Here’s my picture with my personal fitness trainer Rajesh. I contacted him a few months before my Himalayan trek in June this year. I wanted to work on my fitness overall and specifically on strengthening my lower back. So that I was fully prepared for the rigorous trek.
Rajesh designed a customized fitness program for me, and I worked sincerely on the program for a few months before the trek. My trek was super successful. I had absolutely no problem during or after the trek.
You may want to read about my amazing experience about the trek here – Discover the summit within
In many ways, I see that the role of a Personal Coach (Life Coach, Career Coach, Executive Coach etc.) is similar to that of a Personal Trainer, where the Coach works with the client to help them achieve their goals.
Here are some of the commonalities that I observed:
Common goal: The personal fitness trainer and the client are working towards a common goal. It may be enhancing strength, stamina, endurance, weight loss or weight gain etc. In my case, Rajesh and me were working in unison on improving my fitness overall and lower back strength specifically. Similarly, in coaching, I work with my clients on goals that are important to them. We work together as a Team.
Ownership is with the client: The goal is decided by the client and he takes complete ownership for the journey to reach there. As my personal trainer, Rajesh is available to support me but I need to be regular to the gym and do the exercise. Rajesh cannot do the exercise for me. Same is in Coaching. The coach is there to support the client towards their goals but the clients have to do the work with complete dedication.
Personal focus: My fitness program was designed based on my needs. Rajesh used his knowledge and expertise to design a program that I needed. Similarly, coach works with his clients with complete focus on their needs. He leverages his coaching expertise to enable the client to achieve his/her goals. A coach helps clients to enhance their awareness around the topic and support them in taking powerful actions.
Accountability: My personal trainer sends me a message in the morning on days my personal training is scheduled. And he writes “I will be waiting at the gym for you.” Or “Looking forward to see you today at the gym at 4 PM.” One, it acts like a reminder for me in my busy life and secondly, he holds me accountable for doing what we had agreed upon at the start. In the same way, I hold my clients accountable for what they agreed to work on during or after the session. I act as their Accountability partner. This is one of the critical success factors in coaching engagement.
Encouragement & support: On certain days, I would say to Rajesh, “Hey, today I am feeling tired so let’s skip these exercises.” He would quickly respond, “No Sir, I am sure you can do it.” That kind of encouragement helped me always to complete the whole exercise routine without getting sloppy about it. Similarly, in a coaching conversation a client may say, “I don’t think I can do that, it’s beyond my capability.” And then as a Coach I would say, “I believe in you, you can do it.” And the client is willing to give it a try.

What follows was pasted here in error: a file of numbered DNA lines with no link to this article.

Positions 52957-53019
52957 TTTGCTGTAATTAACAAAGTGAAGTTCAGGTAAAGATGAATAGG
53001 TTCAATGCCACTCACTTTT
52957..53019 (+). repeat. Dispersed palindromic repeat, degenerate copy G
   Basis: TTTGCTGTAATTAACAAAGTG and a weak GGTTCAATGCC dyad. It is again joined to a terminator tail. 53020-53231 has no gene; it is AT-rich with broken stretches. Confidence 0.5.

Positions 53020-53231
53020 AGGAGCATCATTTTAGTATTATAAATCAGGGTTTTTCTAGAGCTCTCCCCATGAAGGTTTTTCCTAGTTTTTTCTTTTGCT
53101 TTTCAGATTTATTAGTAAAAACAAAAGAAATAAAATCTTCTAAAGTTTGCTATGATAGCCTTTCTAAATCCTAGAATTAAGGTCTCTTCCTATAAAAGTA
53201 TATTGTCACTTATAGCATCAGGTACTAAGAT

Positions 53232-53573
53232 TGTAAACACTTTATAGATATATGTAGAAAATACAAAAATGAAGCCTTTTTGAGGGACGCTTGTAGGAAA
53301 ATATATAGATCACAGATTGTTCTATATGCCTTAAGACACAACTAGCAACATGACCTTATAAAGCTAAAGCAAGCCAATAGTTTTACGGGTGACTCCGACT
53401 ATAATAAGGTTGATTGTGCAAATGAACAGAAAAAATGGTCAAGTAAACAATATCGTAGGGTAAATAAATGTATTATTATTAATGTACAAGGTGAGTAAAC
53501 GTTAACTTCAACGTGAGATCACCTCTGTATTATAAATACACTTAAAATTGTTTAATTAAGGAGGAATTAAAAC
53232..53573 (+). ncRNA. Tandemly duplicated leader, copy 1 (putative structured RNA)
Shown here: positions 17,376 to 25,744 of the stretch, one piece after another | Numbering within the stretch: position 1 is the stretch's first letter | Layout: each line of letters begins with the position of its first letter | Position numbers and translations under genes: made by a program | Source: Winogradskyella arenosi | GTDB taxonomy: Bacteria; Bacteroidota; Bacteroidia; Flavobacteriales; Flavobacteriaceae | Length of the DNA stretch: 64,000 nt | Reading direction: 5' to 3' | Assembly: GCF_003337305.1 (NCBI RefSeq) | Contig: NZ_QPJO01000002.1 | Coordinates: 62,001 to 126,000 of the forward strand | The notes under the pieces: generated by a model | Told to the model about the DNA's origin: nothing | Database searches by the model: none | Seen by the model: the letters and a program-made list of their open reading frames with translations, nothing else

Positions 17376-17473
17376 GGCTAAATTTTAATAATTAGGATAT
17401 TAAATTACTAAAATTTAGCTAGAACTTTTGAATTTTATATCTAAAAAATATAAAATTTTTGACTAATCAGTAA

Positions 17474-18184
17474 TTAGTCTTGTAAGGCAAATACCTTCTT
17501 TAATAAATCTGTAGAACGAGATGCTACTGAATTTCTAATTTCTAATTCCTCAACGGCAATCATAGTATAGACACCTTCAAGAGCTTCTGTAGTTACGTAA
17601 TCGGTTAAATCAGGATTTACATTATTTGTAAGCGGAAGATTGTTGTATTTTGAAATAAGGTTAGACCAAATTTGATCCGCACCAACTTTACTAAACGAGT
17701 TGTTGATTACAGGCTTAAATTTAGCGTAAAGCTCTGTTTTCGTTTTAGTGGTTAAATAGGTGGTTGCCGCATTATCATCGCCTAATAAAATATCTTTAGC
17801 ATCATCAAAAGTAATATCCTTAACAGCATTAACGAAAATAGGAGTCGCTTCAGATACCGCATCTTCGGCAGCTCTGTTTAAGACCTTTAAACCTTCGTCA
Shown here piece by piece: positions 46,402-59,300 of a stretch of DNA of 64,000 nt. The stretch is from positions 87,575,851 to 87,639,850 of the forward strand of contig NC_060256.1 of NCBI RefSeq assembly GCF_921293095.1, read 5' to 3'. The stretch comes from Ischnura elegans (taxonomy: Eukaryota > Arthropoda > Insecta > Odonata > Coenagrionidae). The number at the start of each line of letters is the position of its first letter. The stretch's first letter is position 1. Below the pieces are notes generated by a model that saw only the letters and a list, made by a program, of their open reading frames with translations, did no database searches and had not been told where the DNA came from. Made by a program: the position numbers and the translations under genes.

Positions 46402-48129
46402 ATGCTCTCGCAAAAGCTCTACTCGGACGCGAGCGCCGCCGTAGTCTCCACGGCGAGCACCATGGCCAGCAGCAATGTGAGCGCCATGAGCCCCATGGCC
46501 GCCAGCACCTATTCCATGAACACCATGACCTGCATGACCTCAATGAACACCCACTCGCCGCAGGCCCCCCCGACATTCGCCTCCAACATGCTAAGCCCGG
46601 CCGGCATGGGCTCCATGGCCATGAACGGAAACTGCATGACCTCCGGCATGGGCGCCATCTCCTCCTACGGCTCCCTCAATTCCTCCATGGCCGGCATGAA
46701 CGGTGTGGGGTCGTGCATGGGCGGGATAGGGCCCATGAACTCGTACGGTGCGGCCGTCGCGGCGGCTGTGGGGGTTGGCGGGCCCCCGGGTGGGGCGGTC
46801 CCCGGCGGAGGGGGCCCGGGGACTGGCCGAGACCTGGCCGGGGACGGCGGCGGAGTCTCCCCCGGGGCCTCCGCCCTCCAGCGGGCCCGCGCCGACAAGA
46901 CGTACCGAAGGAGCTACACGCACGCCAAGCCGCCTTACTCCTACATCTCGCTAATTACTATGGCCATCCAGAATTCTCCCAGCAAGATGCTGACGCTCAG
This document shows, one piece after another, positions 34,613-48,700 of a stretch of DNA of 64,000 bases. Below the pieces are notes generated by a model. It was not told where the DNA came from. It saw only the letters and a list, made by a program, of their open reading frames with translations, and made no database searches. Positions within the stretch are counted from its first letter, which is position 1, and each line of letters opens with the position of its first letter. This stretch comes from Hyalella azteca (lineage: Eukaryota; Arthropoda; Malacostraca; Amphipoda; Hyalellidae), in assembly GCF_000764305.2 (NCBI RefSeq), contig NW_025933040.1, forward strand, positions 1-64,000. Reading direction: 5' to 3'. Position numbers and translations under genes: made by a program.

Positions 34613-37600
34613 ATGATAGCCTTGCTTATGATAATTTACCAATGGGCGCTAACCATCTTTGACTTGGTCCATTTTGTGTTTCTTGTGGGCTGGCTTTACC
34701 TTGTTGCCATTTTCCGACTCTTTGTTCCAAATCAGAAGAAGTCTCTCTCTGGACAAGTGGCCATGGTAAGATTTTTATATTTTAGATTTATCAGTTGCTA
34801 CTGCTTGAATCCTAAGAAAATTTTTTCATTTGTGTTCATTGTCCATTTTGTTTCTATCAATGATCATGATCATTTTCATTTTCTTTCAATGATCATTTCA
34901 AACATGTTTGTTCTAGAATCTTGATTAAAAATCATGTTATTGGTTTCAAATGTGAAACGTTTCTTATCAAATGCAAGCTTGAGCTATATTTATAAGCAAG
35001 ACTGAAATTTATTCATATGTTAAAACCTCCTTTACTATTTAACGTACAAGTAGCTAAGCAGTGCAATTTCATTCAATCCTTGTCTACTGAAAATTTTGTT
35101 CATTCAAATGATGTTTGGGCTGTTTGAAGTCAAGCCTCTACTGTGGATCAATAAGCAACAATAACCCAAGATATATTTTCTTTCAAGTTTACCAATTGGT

This happened recently with one of my clients when he came up with his Achievements list reluctantly and was pleasantly surprised. Read more here
Honest feedback: If I observe some language patterns or behavior patterns with my clients, I would ask my client,” Hey, I observed something about your behavior here. May I share that with you?” And if the client is willing to receive feedback, I offer my honest feedback with my observations, data and facts. I wrote my last blog around this – Are you beating yourself too much? Same is with the personal trainer, if he sees that I am doing certain exercises with a wrong posture he would correct me immediately to avoid any injury.
Trust: Rajesh built trust with me through his sincerity, competency, dedication and honesty. He would be there when I needed him. He would always speak in my interest. A coach does the same; he builds trust by listening to the client without bias, by showing up for coaching sessions punctually every time, by being fully present and focused on what the client wants, using his expertise for enabling the client move forward.
Up the Game: Rajesh designed the program to incrementally up the challenge level of my exercises. For the first one month, he recommended only floor exercises. Later he added some cardio exercises, upper body and lower body exercises. He ensured that my challenge level was increased gradually. As a coach, I also like to challenge my clients to the next level once I see them getting into a comfort zone. For example, one of my clients wanted to enhance her network within the organization. She had taken up a Game of talking to 3 new people every week. We upped the Game to 5 new people every week after 2 weeks of practice. It was fun and challenge for the client.
Many of you may have worked with a personal fitness trainer and achieved results, like I did.
Now, have you considered working with a Coach? If not, give it a try.
You achieved fitness and health goals with a personal trainer; with a Coach you can achieve life and career goals. And much more.